MSCI moved for an order compelling Axioma to produce to the third-party neutralall versions of its relevant source codes and the underlying source code files and for a protective order staying discovery until Axioma had complied. On the motion, MSCI submitted an affidavit by an expert who stated that it was not possible to evaluate MSCI's misappropriation claims without the updated code, since it was possible that Axioma's later versions of the code underlying its MAC product had been altered to hide or eliminate improper use. Thus, the expert concluded, the post-April 3, 2012 versions were necessary to determine, among other things, whether Axioma's MAC product was created using MSCI's trade secrets. Relying on its expert's opinion, MSCI asserted that it would not be able to prove a claim of misappropriation if it were not permitted to see the updated version of Axioma's code. Hence, it concluded, defendants had an ongoing obligation to disclose and update the source code as the software was developed.
Defendants cross-moved, among other things, to compel MSCI to produce all versions of its source code; MSCI does not appeal from the court's determination on the cross motion.
In opposition, defendants relied on the opinion of an expert who stated that he had seen no evidence to support the theory that Axioma could have used MSCI's source code as a starting point and then altered the code to disguise any misuse. The expert opined that it would not be practical for defendants to disguise any alteration so that it was not detectable. Further, the expert stated, his initial analysis of the source code that Axioma had deposited indicated that it was a complete and usable source code repository created in the normal course of the actual software development at Axioma.
At oral argument, the motion court noted that it had not ordered production of the ongoing version of Axioma's source code. On the contrary, the court stated, MSCI was entitled simply to learn whether defendants had misappropriated its code, and it was able to make that determination with the 14 months of code that defendants had already deposited with the third-party neutral. The motion court therefore held that defendants had satisfied their obligation by disclosing 5,552 versions of its source code for the 14–month period. We disagree.
New York strongly encourages open and full disclosure as a matter of policy ( see Andon v. 302–304 Mott St. Assoc., 94 N.Y.2d 740, 745, 709 N.Y.S.2d 873, 731 N.E.2d 589  ). To that end, CPLR 3101(a) provides that “[t]here shall be full disclosure of all matter material and necessary in the prosecution or defense of an action.”
A trial court is vested with broad discretion in its supervision of disclosure (148 Magnolia, LLC v. Merrimack Mut. Fire Ins. Co., 62 A.D.3d 486, 878 N.Y.S.2d 727 [1st Dept2009]; Matter of American Home Prods. Corp. v. Shainswit, 215 A.D.2d 317, 627 N.Y.S.2d 34 [1st Dept.1995] ). Indeed, “deference is afforded to the trial court's discretionary determinations regarding disclosure” (Don Buchwald & Assoc. v. Marber–Rich, 305 A.D.2d 338, 338, 761 N.Y.S.2d 617 [1st Dept.2003] [internal quotation marks omitted] ). However, “[t]his Court is vested with the power to substitute its own discretion for that of the motion court, even in the absence of abuse” (Estate of Yaron Ungar v. Palestinian Auth., 44 A.D.3d 176, 179, 841 N.Y.S.2d 61 [1st Dept.2007] ). We have observed that we “rarely and reluctantly invoke” our power to substitute our own discretion for that of the motion court ( id.). We find that this case presentsone of those rare instances in which we are compelled to substitute our discretion for that of the motion court.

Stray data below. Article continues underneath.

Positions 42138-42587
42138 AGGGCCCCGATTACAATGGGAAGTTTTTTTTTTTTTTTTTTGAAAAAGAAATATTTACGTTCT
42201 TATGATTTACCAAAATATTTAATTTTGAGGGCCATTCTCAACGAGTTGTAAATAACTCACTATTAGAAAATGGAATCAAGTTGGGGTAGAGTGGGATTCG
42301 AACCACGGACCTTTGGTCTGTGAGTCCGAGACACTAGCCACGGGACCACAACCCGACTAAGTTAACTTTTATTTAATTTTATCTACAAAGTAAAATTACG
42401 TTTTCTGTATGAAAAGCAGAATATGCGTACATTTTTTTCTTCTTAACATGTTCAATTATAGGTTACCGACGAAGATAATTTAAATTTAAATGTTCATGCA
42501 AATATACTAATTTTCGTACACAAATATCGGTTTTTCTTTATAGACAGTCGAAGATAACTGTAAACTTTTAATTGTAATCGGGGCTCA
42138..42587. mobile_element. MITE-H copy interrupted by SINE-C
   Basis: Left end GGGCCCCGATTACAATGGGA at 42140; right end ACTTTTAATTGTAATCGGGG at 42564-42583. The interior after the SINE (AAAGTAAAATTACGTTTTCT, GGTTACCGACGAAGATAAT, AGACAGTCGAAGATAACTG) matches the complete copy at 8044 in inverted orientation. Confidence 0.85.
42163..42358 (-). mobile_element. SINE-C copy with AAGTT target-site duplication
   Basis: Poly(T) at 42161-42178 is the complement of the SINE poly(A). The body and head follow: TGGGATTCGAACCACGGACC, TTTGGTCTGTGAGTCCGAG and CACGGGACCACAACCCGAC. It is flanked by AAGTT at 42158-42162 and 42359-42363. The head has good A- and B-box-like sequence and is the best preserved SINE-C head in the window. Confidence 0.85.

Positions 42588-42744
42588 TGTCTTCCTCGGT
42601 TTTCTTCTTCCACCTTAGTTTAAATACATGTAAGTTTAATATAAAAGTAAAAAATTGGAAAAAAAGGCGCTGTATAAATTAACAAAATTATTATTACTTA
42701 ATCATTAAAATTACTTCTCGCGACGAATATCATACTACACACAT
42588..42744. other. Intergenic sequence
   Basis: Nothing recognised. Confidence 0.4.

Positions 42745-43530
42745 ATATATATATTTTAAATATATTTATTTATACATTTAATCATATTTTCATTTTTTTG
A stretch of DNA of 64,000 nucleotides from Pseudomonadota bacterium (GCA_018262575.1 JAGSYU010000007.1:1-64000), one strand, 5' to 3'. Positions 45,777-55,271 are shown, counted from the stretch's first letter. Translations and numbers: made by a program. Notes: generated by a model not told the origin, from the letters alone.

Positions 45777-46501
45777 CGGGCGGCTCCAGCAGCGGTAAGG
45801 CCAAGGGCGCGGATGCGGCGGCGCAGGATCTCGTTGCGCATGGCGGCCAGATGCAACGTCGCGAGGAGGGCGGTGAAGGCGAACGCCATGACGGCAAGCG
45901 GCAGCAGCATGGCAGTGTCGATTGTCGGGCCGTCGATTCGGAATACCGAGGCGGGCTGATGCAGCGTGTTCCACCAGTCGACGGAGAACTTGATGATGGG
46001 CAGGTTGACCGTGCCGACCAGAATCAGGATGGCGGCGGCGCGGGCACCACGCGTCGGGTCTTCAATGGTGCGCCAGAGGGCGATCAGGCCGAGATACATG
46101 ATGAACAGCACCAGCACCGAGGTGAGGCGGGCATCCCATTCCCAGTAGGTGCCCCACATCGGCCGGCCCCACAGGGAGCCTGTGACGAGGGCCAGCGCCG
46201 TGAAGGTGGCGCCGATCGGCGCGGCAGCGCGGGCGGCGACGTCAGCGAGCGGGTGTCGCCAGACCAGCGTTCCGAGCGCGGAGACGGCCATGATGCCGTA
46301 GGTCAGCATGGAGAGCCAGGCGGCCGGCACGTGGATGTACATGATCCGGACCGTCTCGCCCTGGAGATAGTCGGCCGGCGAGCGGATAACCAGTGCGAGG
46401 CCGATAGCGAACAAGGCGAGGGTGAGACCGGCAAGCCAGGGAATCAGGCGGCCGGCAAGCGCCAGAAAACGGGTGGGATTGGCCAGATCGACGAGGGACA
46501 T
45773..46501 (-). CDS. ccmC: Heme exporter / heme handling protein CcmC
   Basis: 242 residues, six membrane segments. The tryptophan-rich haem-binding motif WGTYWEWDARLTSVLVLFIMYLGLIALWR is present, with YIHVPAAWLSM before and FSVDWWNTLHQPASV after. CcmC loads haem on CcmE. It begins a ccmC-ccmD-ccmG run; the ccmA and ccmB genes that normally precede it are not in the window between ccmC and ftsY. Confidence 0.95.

To begin, the CSO does not provide for merely a single production of source code to the third-party neutral. Rather, it provides that the parties will deposit “all versions” of the relevant source code “created from inception in buildable, runnable” format. Nothing in this language suggests that defendants' obligation will be discharged by a single delivery of source code. Indeed, neither party disputes that counsel for both sides spent several months negotiating the CSO and that the document went through numerous drafts and revisions. Surely, had defendants wished to specify that they would make a single delivery of source code, they could have insisted upon a single delivery date. They did not do so; rather, they agreed to deliver “full copies” and “all versions” of the relevant source code.
In addition, MSCI's expert stated that without versions of the code made after April 3, 2012, he could not provide a meaningful comparison of the parties' respective source codes so as to determine misappropriation, because Axioma's code as of April 3, 2012 was in a nascent state. The expert asserted that as a result he was limited as to the information he could glean regarding the overall architecture and functionality of Axioma's code. Thus, he stated, later versions of the code were crucial to his analysis, because they reflected a more complete and closer-to-final version of Axioma's MAC product. Indeed, the dissent inaccurately characterizes the affidavits by MCSI's expert. Far from suggesting that he is on a “fishing expedition,” the expert makes clear that post-April 3, 2012 versions of defendants' source code are necessary for an accurate analysis of whether defendants misappropriated MSCI's trade secrets. Similarly, the expert's opinion is not based on mere speculation. Rather, he states that the versions of the source code already deposited “strongly suggest[ ] that the majority of development of Axioma's MAC [p]roduct actually occurred in the versions of source code created or modified after April 3, 2012.”
The record provides no basis for summarily rejecting the expert's assertions in that regard. Indeed, defendants' expert affidavit merely stated in a conclusory fashion that MSCI's expert could adequately analyze the misappropriation issue without the updated source code. Our conclusion that Axioma must produce post-April 3, 2012 code holds particularly true in light of the policies underlying discovery—namely, to give parties a reasonable opportunity to uncover any available evidence to support their claims ( see Member Servs., Inc. v. Security Mut. Life Ins., 2007 WL 2907520, *5, 2007 U.S. Dist LEXIS 74047, *13–14 [N.D.N.Y.2007] ).